Goddamn it if I didn’t read that book in about a day and a half and could not wait to get through Chamber of Secrets, Prisoner of Azkaban, and Goblet of Fire. That same friend got back at me for my original chastising by spoiling the fact that Voldemort returned at the end of the fourth book while I was in the middle of reading, but the book was so good that it didn’t matter.

I attended a launch party for Order of the Phoenix and Half-Blood Prince, re-reading all the books each time in between and sorting through theories based on little details pointed out online. It also helped that I was (and still am) childhood friends with Emerson Spartz, the founder of Mugglenet, who grew up in my hometown and went to school with me before he was home-schooled. My friends and I had endless chats about the books, and sought out every last detail we could find leading up to the new book’s release.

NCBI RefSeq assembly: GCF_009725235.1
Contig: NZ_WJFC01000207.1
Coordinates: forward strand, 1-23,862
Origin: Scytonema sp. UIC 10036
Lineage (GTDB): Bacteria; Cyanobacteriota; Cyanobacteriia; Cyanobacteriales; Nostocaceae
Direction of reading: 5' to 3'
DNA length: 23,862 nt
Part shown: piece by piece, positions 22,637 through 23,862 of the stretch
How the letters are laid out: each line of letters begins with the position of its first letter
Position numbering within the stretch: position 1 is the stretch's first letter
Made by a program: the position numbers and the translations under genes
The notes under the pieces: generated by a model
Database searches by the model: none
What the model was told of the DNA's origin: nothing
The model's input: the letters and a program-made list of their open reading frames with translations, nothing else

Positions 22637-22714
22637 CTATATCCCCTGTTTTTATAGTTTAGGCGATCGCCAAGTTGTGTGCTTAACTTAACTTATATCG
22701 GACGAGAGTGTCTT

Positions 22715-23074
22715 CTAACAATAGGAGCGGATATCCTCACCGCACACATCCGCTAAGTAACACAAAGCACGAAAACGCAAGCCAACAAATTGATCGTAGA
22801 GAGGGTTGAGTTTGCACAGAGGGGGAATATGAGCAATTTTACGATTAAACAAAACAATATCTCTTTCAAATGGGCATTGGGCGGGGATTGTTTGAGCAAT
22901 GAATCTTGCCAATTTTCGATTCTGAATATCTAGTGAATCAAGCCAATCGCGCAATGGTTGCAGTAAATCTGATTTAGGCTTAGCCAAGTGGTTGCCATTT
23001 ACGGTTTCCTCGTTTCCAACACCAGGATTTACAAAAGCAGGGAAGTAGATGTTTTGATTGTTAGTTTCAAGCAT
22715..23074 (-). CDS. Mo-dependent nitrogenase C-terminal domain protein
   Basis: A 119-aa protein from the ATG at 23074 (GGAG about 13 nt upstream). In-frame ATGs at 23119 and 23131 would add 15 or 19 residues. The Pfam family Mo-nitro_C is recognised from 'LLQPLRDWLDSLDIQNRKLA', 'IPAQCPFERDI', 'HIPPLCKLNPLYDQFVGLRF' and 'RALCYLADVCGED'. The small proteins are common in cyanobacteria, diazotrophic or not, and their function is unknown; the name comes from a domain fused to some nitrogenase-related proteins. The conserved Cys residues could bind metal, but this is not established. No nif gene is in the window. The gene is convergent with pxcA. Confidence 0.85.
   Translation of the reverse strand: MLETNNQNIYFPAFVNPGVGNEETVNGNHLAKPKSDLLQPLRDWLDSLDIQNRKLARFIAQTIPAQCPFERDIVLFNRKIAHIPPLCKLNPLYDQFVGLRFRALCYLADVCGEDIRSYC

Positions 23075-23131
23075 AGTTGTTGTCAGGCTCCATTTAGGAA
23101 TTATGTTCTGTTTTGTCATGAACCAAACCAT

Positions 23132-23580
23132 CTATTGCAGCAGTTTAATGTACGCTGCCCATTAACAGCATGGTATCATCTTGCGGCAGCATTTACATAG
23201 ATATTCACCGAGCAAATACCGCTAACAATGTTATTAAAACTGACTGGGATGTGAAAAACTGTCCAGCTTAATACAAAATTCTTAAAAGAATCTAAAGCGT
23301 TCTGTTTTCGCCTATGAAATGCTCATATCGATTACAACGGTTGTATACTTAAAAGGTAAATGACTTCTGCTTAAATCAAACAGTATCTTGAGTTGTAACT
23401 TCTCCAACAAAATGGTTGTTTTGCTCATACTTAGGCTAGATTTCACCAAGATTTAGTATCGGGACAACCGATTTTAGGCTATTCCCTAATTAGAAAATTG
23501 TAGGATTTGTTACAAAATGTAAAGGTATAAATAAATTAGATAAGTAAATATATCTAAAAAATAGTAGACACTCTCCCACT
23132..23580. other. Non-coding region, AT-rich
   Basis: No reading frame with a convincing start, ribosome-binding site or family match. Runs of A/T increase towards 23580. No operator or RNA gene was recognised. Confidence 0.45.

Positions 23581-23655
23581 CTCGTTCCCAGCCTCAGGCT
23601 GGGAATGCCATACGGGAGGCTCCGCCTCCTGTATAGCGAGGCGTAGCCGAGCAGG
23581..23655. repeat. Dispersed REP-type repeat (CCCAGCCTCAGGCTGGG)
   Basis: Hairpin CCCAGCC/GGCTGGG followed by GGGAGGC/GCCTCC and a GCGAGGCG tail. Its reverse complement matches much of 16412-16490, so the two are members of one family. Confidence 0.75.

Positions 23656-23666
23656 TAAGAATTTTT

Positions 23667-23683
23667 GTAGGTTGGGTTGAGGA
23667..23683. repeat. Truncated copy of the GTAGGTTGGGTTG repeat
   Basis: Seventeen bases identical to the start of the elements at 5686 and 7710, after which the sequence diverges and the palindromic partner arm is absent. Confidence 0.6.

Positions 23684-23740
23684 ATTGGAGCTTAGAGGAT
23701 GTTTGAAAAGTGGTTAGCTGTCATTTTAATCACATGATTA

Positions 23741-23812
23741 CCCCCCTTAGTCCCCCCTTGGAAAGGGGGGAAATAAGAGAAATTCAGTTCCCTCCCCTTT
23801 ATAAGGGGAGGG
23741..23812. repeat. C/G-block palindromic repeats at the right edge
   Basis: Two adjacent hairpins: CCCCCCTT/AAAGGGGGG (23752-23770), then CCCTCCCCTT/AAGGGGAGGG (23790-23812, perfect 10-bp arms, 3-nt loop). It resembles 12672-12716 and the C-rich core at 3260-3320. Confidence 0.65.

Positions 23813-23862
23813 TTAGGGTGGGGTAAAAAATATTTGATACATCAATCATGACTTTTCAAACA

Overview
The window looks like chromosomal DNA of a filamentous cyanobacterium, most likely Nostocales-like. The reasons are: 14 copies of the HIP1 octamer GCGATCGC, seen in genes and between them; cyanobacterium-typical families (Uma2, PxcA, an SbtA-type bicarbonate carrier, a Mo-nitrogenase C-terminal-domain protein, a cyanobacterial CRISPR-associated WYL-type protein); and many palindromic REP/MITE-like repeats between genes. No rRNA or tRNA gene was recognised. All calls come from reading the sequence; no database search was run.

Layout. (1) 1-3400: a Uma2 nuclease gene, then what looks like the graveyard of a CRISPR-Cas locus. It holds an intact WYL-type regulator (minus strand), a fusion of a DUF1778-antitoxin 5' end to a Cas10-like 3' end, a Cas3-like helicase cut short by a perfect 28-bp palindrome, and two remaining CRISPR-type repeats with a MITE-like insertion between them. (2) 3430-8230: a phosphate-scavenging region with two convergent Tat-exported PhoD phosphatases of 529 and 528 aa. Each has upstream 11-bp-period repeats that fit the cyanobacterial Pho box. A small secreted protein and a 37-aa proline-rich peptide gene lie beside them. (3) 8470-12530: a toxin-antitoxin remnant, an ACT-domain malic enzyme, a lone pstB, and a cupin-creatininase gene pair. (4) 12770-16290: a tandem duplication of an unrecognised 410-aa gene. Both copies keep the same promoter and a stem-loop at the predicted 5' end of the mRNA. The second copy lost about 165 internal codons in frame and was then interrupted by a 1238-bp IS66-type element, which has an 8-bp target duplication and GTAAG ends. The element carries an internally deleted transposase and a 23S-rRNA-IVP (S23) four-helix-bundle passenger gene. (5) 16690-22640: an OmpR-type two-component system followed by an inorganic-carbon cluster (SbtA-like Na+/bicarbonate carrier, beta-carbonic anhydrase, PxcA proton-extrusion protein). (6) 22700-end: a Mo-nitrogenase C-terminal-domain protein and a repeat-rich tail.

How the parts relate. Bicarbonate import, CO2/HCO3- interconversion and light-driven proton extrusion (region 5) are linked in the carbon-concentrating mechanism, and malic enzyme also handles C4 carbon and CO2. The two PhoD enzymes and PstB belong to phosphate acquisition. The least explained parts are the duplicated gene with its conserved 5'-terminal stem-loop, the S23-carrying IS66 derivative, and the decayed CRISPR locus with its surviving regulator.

When the final book was on the verge of being released, I had set up an internship for part of the summer to work as a production assistant on a documentary that was shooting in some historic parts of Indiana where I went to school at Purdue University. There was no way I was going to have time to read the book while I was doing this internship, and so, I did something a little sneaky. I downloaded one of the ZIP files that started making the rounds that contained a scanned copy of the entirety of Harry Potter and the Deathly Hallows. I finished the book the night before it was set to be released, and was the only one on set who had read the book. It was maddening not to be able to talk to it yet, but I was so happy to have finished the book that I fell in love with on accident.

Obviously, I couldn’t have been more excited about the movies, went to the opening night releases for each one, and now I have my own wand from Universal Studios, two collectible prints for the first and final film, and years of memories of obsessing about Harry Potter with friends.